The Good God

Nobody should be allowed to claim superiority for his God over his neighbour’s. The very logic of my-God-is-better-that-yours argument is perverse, invasive and col­onial.
The Good God
The Good God
outlookindia.com
2017-12-26T11:26:32+0530

Visuals and voices of violence from across the globe have one thing in common—mindless, soulless murder in the name of God and religion. God, we are sadly reminded day after day, cannot be love. In all these videos God means death. Hinduism, or to be more precise Hindutva, is trying to achieve what Christianity and Islam had done over the millennia. All incidents of grave violence—bomb attacks, mass murders, wars or even individuals trying to drive a car into a crowd—are being done in the name of a Loving, Caring, Merciful, Father, Mother, Son or Formless God. But for the capital letters, these Gods don’t mean anything that they are supposed to signify. Marxists would want us to believe that it is the fallout of an imperial policy of religious revival by the British colonialists and then by the US during the anti-Soviet war in Afghanistan. Islamists would blame the Zionists, the Christians the jehadis and all of them would point fingers at Hindutva closer home. But the truth unfortunately is that someone’s God is definitely dangerous to someone else. Competitive religiosity ought to be termed illegal and a violation of the Fundamental Rights. Nobody should be allowed to claim superiority for his God over his neighbour’s. The very logic of my-God-is-better-that-yours argument is perverse, invasive and col­onial. Proselytisation as a foreign-funded industry will only give rise to greater conflict in our miserably poor, strife-torn lives. I deeply respect and adm­ire A.R. Rahman’s prayer, faith and conversion. All those who want to seek a God, old or new, should look within and find Him or He, like Rahman. And then enrich oneself and one’s society with new songs of love and harmony. Instead, what we now have are recruitment centres for religious wars, preaching hatred against the neighbour’s God.

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Well, all these fulminations against God leave us with a question: What is God? Well, all I know is that the poorer one is and the more unpredictable one’s life is, the more real God becomes and greater the need of a God, any God. No wonder, all religions are exporting preachers from India to the richer parts of the globe. God is no longer a necessity in richer, predictable societies. When everybody is evacuated during a cyclone, nobody would particularly need a God. But with no warning nor equipment, if a thirsty, dying fisherman is floating on a plank in the high seas, he and his family would surely need a God. No wonder, there aren’t many churchgoers in the world’s most liveable city of Melbourne, as testified by a parish priest from the Australian city—one of our contributors. Also, it is interesting to understand the balance of faith between the empire and the colonies. While the empire gets enriched, it gets more liberal and less ritualistic, but the impoverished colony, on the contr­ary, grapples with the new god of the coloniser and the old defeated gods, leading to wars and misery. We can only pray to these warring gods that men don’t turn this heaven into hell. God, probably, is common sense that will help us to be wise enough to live and let live for our own sake. Every moment of personal crisis brings in a panic attack for lesser mortals and if a visit to a temple, church or mosque alleviates the agony, then God is good. And let God remain good.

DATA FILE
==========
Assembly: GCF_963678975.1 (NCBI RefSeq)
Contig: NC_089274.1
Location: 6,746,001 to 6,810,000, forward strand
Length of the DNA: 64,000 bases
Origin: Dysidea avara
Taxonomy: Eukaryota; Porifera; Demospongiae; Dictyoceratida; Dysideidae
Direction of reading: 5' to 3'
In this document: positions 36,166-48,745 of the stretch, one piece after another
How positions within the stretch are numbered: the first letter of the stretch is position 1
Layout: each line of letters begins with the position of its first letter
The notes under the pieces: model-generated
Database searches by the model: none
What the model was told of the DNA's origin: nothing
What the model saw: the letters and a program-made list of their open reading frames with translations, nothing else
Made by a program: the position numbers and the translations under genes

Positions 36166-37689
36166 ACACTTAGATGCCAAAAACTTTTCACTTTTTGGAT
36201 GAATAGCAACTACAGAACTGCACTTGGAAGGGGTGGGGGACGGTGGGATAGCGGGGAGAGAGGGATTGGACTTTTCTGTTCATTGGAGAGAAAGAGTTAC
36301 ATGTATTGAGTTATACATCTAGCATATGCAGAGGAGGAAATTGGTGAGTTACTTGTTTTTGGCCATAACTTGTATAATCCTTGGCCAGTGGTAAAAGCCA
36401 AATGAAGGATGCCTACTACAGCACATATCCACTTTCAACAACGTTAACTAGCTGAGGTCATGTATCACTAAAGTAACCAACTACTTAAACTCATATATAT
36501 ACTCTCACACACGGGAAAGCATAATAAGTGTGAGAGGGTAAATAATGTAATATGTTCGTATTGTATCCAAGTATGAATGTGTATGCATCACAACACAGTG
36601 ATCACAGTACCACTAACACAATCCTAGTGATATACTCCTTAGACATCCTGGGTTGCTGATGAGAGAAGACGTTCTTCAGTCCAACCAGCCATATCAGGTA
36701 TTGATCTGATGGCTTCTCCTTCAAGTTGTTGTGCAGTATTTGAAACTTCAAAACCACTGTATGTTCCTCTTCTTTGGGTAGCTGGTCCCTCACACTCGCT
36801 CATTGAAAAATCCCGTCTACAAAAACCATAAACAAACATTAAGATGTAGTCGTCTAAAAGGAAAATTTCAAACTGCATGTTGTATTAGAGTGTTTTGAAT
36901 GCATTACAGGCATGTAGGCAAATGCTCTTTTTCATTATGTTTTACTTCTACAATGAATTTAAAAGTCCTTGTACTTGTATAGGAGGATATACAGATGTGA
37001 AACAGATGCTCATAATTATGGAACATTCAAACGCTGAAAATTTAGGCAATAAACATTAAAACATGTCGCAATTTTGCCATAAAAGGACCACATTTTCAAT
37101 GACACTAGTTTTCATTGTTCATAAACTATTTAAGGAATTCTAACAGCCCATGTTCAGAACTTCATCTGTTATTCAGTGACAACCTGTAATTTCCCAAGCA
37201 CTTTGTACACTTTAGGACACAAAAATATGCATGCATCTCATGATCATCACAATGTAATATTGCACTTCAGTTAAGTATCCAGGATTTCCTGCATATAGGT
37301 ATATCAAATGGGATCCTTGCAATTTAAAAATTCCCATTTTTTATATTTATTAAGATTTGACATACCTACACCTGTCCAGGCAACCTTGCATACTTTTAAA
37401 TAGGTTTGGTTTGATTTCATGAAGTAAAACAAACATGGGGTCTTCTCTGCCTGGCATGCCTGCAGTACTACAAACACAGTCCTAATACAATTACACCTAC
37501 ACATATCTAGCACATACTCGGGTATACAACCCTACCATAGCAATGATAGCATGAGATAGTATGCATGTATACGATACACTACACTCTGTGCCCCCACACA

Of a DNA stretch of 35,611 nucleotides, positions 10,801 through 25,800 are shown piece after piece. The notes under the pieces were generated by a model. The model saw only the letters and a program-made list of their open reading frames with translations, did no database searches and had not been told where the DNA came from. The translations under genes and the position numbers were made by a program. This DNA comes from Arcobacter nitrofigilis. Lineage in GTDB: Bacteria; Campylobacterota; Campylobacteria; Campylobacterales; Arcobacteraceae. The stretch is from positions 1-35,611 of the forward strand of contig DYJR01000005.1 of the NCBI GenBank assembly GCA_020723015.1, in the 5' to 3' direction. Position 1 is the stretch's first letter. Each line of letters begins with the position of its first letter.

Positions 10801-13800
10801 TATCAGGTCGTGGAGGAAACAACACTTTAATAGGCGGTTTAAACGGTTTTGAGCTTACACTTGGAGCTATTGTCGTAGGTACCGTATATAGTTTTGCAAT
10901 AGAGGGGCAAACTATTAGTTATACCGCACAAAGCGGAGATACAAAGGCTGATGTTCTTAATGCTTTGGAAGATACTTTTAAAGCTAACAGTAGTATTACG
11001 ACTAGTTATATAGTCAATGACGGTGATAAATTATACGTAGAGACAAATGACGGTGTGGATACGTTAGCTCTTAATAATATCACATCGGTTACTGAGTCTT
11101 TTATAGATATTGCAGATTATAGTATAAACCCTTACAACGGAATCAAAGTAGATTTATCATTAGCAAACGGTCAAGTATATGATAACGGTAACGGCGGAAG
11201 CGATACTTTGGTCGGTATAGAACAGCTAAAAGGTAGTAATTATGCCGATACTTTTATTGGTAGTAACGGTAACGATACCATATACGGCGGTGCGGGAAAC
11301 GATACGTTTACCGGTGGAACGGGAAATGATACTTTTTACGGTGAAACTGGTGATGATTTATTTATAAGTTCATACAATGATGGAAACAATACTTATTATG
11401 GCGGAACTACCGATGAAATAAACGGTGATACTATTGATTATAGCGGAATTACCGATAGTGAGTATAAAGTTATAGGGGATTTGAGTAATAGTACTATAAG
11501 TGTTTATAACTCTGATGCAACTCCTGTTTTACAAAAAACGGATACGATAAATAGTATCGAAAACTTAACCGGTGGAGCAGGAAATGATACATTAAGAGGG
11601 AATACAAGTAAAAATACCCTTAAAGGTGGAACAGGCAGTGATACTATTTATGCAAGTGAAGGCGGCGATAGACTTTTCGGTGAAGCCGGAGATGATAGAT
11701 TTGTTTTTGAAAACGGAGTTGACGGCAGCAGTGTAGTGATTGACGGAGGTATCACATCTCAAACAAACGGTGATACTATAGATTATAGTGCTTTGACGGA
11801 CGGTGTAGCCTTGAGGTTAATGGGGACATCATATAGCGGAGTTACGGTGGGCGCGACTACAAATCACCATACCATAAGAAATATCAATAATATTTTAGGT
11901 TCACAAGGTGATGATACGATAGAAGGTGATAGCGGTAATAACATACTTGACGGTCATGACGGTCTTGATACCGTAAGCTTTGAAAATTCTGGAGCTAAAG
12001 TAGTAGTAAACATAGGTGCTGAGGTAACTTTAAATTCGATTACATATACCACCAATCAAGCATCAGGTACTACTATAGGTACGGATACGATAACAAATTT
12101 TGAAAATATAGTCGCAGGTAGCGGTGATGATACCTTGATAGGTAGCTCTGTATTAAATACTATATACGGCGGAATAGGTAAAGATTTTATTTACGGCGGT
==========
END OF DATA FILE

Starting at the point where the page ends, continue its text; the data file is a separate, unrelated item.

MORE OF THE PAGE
I wish all our readers a very happy new year. This anthology of essays by some of the world’s top spiritual teachers, religious leaders, sociologists and historians is our new year gift.

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